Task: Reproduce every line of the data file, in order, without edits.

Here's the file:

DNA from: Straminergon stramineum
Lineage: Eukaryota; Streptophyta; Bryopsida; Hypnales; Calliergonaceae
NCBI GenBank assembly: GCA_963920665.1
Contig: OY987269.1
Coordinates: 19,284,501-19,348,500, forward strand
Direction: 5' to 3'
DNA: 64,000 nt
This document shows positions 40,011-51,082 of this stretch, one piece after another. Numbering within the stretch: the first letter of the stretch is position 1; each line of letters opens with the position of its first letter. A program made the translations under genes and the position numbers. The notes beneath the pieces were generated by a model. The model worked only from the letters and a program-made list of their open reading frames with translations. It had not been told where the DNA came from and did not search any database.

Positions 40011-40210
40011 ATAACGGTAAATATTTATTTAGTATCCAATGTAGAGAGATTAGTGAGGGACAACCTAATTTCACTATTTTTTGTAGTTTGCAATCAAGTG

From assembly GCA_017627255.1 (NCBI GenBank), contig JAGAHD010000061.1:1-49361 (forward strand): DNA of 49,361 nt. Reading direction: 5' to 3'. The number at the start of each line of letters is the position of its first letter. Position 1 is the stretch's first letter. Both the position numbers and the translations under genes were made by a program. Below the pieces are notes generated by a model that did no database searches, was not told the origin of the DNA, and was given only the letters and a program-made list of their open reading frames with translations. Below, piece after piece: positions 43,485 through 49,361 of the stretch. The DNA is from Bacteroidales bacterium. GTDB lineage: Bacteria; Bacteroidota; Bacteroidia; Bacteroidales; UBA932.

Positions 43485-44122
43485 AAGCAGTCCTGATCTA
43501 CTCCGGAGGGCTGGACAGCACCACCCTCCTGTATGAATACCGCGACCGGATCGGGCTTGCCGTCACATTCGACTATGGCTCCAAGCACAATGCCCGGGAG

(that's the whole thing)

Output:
DNA from: Straminergon stramineum
Lineage: Eukaryota; Streptophyta; Bryopsida; Hypnales; Calliergonaceae
NCBI GenBank assembly: GCA_963920665.1
Contig: OY987269.1
Coordinates: 19,284,501-19,348,500, forward strand
Direction: 5' to 3'
DNA: 64,000 nt
This document shows positions 40,011-51,082 of this stretch, one piece after another. Numbering within the stretch: the first letter of the stretch is position 1; each line of letters opens with the position of its first letter. A program made the translations under genes and the position numbers. The notes beneath the pieces were generated by a model. The model worked only from the letters and a program-made list of their open reading frames with translations. It had not been told where the DNA came from and did not search any database.

Positions 40011-40210
40011 ATAACGGTAAATATTTATTTAGTATCCAATGTAGAGAGATTAGTGAGGGACAACCTAATTTCACTATTTTTTGTAGTTTGCAATCAAGTG

From assembly GCA_017627255.1 (NCBI GenBank), contig JAGAHD010000061.1:1-49361 (forward strand): DNA of 49,361 nt. Reading direction: 5' to 3'. The number at the start of each line of letters is the position of its first letter. Position 1 is the stretch's first letter. Both the position numbers and the translations under genes were made by a program. Below the pieces are notes generated by a model that did no database searches, was not told the origin of the DNA, and was given only the letters and a program-made list of their open reading frames with translations. Below, piece after piece: positions 43,485 through 49,361 of the stretch. The DNA is from Bacteroidales bacterium. GTDB lineage: Bacteria; Bacteroidota; Bacteroidia; Bacteroidales; UBA932.

Positions 43485-44122
43485 AAGCAGTCCTGATCTA
43501 CTCCGGAGGGCTGGACAGCACCACCCTCCTGTATGAATACCGCGACCGGATCGGGCTTGCCGTCACATTCGACTATGGCTCCAAGCACAATGCCCGGGAG